“Give a man a fish, and you feed him for a day. Teach a man to fish, and you feed him for a lifetime.” – Maimonides.
“Eew, I don’t want to fish!” — Margie Wheelhouse
Yeah, I get it. It’s a really great idea to learn to do things because, well, then you can do those things. You can save money. You can grow into a more competent person. Thank goodness I’ve found great teachers to help me learn those things I really need to do for myself. The problem is, there are only so many hours in the day, and so many years in a life. I want to spend as many hours as possible doing what I love, and as many hours as I must, doing what I must. Doing therapy is what I love. When I have a choice, who says I have to learn to:
- Do all my business taxes
- Create and tend a great website
- Maximize my search engine optimization for every page and post myself
- Fix my broken antique doorknob (yes, I was ridiculed for hiring this out)
- Do all of my own accounting and billing
- Answer my phone and book appointments
- Take my own photographs
- Make my own videos
- Design and update my entire World Wide Web presence, in all areas, at all times
- Tuckpoint my chimney (yes I’ve been lectured to do this myself — by my brother)
- Make collection phone calls
- Get and maintain credentials with insurance companies, billing and follow up
I could go on and on. My to-do list is full of things I either thought I had to do myself or was encouraged, even pressured, to learn to do on my own. When seeking help, I find there is a whole heck of a lot of really fantastic expertise and advice out there. Unfortunately, sometimes there is also this: pressure to ‘Do It Yourself’. It’s as if, every now and then, I ask someone where to go for good Chinese food, and they say “You really should learn to cook it yourself.” Uh, no.
Why is this? I think well intentioned people either think their task is so easy that everyone can and should do it, or they think they are “enabling” if they do it for you. (Yes, I’ve heard that word used by someone who must not have wanted my money. Thank goodness my hairdresser Connie “enables” me to stay dependent on her, rather than telling me to cut my own hair.)
Ironically, there is something disempowering about this. Take setting up a website. I blew nearly a year trying to learn it myself before I gave up. I took the advice of many who suggested that hiring it out was a waste of money. Oops. I should have listened to my gut, since nobody else really knows (or cares) how allergic to technology I am. And wow, Brighter Vision did a way better job than I ever could have. I love my website. In large part because people who are great at websites did it, not me. And, even though I was trying to be frugal, ultimately my efforts cost me more in money, time, and lost business. Not to mention tears and pulled out hair.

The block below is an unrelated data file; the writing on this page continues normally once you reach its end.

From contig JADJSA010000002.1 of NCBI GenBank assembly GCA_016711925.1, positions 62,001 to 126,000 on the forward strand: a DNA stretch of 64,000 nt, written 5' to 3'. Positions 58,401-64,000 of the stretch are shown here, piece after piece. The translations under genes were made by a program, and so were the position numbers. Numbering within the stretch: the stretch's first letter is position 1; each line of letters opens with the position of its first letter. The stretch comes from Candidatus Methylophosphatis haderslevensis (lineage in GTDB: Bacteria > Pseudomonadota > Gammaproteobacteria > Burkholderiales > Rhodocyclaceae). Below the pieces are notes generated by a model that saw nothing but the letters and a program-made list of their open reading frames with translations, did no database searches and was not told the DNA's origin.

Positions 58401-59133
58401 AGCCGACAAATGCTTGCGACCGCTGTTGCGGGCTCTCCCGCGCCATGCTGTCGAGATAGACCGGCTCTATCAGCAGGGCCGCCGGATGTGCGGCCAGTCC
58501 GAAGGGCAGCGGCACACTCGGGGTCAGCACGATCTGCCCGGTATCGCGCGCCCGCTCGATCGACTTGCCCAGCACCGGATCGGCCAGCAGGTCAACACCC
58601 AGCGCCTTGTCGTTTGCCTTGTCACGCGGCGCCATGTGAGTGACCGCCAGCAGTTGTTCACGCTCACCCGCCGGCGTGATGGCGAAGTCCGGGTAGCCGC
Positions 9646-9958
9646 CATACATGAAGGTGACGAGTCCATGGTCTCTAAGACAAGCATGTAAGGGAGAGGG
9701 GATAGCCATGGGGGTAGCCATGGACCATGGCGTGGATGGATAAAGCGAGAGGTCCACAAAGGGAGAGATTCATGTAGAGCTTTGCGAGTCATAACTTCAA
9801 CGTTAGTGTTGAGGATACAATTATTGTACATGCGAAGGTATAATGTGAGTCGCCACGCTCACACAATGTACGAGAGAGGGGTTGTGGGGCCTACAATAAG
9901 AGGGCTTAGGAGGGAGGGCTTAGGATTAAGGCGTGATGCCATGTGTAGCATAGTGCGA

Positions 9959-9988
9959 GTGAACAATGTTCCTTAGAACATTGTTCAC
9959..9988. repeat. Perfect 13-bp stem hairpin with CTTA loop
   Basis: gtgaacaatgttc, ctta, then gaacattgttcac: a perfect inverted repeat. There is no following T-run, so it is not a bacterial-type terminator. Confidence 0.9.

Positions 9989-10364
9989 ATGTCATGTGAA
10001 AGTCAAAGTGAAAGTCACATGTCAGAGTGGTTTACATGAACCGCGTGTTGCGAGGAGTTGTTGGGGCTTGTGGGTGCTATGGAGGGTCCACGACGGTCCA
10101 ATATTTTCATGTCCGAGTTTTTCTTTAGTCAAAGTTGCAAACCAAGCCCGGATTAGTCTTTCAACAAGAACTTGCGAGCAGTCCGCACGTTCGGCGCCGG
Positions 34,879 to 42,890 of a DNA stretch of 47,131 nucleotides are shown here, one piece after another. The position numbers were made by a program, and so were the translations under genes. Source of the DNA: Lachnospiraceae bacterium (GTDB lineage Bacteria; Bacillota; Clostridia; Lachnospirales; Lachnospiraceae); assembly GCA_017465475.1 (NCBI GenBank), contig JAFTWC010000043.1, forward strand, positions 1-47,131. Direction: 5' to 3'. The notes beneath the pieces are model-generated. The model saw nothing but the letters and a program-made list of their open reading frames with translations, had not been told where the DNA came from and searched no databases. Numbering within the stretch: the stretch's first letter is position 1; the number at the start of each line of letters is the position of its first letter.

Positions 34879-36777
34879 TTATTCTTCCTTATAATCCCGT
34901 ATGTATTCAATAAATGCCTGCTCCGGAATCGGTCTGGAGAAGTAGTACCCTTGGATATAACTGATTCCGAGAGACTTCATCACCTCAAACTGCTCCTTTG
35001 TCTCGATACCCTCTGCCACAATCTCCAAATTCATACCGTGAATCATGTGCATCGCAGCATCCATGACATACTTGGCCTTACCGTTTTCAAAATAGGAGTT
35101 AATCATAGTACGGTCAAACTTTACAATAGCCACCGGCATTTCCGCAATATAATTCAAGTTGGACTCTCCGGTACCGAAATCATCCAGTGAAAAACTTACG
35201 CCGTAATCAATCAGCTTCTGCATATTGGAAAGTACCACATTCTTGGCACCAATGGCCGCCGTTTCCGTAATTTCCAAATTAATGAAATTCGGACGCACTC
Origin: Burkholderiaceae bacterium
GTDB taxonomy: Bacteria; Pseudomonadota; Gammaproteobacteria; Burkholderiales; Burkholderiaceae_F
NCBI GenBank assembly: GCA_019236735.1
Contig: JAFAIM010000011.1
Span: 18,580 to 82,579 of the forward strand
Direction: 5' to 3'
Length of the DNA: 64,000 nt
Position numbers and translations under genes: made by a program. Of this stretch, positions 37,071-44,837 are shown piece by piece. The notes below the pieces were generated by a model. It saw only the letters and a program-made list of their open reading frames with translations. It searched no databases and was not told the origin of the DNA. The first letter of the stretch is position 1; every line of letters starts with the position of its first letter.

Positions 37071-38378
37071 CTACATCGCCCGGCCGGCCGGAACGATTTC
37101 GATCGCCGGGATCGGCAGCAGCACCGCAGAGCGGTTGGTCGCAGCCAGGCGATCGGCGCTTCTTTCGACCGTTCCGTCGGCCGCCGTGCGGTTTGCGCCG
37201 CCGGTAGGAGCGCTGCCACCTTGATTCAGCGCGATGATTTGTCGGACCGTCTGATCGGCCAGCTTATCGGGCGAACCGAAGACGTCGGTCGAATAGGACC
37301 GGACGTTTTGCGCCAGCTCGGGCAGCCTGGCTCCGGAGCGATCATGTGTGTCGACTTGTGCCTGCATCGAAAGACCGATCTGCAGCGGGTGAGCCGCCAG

Now, my absolute ineptitude at building websites is no longer getting in the way of my real talent, which is helping people to build great relationships. Phew! Because I love doing therapy. I’d much rather be working and making money doing what I love. I’d rather be playing with my kids, reading books, or painting happy little trees.
Writer and entrepreneur Isaac Moorehouse has a great book I’ve never read. The title is enough for me. It’s called “Stop Doing Shit You Hate”. The general premise is that, when you quit doing stuff you hate (or that you just don’t WANNA do), you free up all kinds of time and energy to apply yourself to the things you love, or getting good at the things you’re bad at, but want to be good at, or doing the things you must.
We are not talking about pathological avoidance here. We are talking about the natural evolution of specialization. This happens when one guy in town decides he loves being a blacksmith, but hates baking bread. One day he decides to trade some horseshoes for bread, and both he and the baker are happier.
I started this essay giving a much deserved nod to the wisdom of teaching a man to fish rather than giving him fish. Doing this empowers a person so they can have more freedom. This is a very important concept, and one that applies to many things in life.
But I ask you this: when was the last time you actually ate fish?
Did you catch it yourself?
I didn’t think so.
Margie Wheelhouse is a Licensed Marriage and Family Therapist in Springfield, Illinois. She helps couples build great relationships and repair broken ones. She gets her fish from a can, the seafood counter or, sometimes, from a restaurant.